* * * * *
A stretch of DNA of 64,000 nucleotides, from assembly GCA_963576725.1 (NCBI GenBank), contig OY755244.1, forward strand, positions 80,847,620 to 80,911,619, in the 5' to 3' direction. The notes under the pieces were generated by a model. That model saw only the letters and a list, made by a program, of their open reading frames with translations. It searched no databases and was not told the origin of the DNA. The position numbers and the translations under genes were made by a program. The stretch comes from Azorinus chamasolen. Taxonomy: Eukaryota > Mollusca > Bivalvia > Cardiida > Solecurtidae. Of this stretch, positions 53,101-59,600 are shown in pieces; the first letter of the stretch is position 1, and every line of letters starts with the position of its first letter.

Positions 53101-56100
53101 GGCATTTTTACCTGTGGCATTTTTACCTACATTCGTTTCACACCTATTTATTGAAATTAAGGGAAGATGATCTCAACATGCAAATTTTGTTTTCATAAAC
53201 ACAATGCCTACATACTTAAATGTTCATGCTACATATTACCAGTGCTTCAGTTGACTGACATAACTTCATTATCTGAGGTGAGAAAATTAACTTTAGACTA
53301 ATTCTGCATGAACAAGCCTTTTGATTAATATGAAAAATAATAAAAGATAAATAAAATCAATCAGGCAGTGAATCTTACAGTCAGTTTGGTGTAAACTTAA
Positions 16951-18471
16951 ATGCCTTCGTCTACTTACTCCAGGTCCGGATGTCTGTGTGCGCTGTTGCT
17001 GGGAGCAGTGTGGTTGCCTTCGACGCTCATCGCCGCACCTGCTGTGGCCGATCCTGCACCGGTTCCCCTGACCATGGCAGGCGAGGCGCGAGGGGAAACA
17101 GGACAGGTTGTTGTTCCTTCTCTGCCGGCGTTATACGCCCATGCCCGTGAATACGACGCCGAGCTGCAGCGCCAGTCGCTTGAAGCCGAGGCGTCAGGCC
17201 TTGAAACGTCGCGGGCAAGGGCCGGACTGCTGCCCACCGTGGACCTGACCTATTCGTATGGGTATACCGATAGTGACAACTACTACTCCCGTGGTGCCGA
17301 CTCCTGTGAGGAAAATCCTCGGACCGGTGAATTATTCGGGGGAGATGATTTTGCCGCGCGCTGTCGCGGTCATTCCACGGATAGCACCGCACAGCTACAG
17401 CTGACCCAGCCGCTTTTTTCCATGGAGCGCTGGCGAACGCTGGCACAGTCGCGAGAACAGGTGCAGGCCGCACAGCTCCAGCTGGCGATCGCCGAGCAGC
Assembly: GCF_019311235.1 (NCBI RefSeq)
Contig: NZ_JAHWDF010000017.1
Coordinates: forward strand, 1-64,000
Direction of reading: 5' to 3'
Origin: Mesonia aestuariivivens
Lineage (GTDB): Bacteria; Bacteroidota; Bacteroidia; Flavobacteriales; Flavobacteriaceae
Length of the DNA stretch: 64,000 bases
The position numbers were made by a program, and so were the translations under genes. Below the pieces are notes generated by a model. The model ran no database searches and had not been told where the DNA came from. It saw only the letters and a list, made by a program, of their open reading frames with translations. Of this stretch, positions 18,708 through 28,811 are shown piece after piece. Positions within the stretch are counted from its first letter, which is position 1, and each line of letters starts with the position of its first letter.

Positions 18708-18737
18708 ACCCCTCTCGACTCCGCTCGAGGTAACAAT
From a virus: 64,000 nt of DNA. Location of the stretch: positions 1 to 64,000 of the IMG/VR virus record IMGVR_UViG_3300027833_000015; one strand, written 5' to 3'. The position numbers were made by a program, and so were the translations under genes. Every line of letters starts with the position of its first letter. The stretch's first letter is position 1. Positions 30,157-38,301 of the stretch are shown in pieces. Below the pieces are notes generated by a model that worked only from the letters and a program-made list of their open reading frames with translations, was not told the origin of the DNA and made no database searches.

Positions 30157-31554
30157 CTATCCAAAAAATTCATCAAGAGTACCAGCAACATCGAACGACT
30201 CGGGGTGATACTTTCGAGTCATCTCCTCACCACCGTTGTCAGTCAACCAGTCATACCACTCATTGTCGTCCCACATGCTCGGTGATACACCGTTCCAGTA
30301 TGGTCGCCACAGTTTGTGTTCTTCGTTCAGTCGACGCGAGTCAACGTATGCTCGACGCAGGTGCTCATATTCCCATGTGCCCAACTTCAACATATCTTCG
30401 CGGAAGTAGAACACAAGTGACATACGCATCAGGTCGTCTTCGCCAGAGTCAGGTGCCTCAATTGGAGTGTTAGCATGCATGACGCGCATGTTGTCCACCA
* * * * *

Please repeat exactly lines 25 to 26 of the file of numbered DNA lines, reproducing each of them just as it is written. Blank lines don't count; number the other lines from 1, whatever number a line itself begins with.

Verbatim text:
30157 CTATCCAAAAAATTCATCAAGAGTACCAGCAACATCGAACGACT
30201 CGGGGTGATACTTTCGAGTCATCTCCTCACCACCGTTGTCAGTCAACCAGTCATACCACTCATTGTCGTCCCACATGCTCGGTGATACACCGTTCCAGTA